Five Basic Phase of IT Risk Management Life Cycle
As with most methodologies, risk management, when applied properly, takes on the characteristics of a life cycle. It can be broken out into several phases beginning with identification of information assets and culminating with management of residual risk. The specific phases are as follows:
Phase 1: Identify information assets
Phase 2: Quantify and qualify threats
Phase 3: Assess vulnerabilities
Phase 4: Remediate control gaps
Phase 5: Manage ongoing risk
Phase 1-Identifying Information Assets
The first phase in the risk-management life cycle is to identify the organization's information assets. There are several tasks that must be completed in order to be successful. These steps include the following:
- Define information criticality values
- Identify business functions
- Map information processes
- Identify information assets
- Assign criticality values to information assets
Phase 2-Quantifying and Qualifying Threats
Information threats impact organizations due to lost business, lost resources and recovery costs, and legal and regulatory actions. When threats are realized, these costs often are unaccounted for because they are not identified properly. For example, let's say that our organization is attacked by a malicious worm that causes a temporary loss of processing capacity and several hundred hours of recovery time. The cost may be calculated by quantifying the hours required for recovery and estimating the losses associated with the processing delays. However, has the company's reputation been adversely affected because it was not able to service customers? Were there any lost sales? Were some employees unable to work? What is the organization's legal exposure due to the security breach? As you can see, identifying all the areas within an organization that may be affected requires a fair amount of thought. Therefore, we will help break down the process of analyzing of these threats.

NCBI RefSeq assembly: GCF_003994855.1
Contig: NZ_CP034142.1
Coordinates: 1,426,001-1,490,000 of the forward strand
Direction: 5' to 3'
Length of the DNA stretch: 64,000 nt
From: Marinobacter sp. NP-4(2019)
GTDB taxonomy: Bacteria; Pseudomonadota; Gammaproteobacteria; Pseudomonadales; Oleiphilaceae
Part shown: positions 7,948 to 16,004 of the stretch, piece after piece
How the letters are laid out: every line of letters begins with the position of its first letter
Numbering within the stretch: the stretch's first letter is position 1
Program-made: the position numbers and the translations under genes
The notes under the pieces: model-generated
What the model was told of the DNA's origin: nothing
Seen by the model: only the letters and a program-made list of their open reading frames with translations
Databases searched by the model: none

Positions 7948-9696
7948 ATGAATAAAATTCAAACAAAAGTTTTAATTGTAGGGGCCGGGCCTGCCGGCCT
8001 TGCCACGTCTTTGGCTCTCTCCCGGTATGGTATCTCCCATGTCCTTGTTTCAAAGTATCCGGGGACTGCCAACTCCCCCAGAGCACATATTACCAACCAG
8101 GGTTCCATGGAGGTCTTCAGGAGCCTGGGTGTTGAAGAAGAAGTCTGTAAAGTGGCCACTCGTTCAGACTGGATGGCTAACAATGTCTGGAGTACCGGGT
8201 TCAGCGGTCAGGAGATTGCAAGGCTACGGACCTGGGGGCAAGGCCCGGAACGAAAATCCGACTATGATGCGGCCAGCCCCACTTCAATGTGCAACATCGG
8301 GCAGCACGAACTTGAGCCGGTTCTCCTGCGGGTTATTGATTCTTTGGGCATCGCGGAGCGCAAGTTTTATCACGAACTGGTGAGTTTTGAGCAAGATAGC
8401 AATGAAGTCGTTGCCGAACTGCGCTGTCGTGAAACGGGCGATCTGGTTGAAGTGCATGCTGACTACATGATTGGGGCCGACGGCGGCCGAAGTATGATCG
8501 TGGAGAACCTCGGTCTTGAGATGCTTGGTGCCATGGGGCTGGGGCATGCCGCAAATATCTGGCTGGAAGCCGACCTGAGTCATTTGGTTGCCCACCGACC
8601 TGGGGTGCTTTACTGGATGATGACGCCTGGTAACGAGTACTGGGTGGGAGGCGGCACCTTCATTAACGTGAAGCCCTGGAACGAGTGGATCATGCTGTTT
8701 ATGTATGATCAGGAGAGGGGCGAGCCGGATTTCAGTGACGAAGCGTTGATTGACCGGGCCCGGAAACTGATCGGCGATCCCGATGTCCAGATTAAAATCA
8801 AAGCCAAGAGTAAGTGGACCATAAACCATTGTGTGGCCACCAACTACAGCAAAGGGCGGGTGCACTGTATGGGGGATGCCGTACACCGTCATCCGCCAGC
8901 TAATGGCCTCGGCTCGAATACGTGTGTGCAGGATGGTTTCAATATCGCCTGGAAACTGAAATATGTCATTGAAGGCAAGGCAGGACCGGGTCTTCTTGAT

Phase 3-Assessing Vulnerabilities
We now have identified our information assets and the threats to each asset. In this phase, we will assess vulnerabilities. In examining threats, the common denominator is the information asset because each threat is tied to an information asset. When assessing vulnerabilities, on the other hand, the common denominator is the information process. We will first identify process-component vulnerabilities and then combine them to determine our process vulnerabilities. Process vulnerabilities then will be combined to determine business function vulnerabilities. Instead of working from the top down (from business function to process component), we will work from the bottom up in assessing vulnerabilities. We will use the following steps in analyzing vulnerabilities:
- Identify existing controls in relation to threats.
- Determine process component control gaps.
- Combine control gaps into processes and then business functions.
- Categorize control gaps by severity.
- Assign risk ratings.
Phase 4-Control Gap Remediation
By now our risks should be categorized as high, medium, or low. Initially, we will focus on mitigating the most severe risks because we most likely will see the highest return on our investment. In essence, we are likely to mitigate more risk with less money. We will use the following steps in control gap remediation:
- Choose controls
- Implement controls
- Validate new controls
- Recalculate risk ratings
Phase 5-Managing Ongoing Risk
Risk is inherently dynamic in nature, especially the threat component of risk. As a result, we will need to measure risk continually and invest in new controls to respond to emerging threats. There are basically two steps in this phase:
- Create a risk baseline
- Reassess risk
Source: IT Auditing: Using Controls to Protect Information Assets by Chris Davis 2007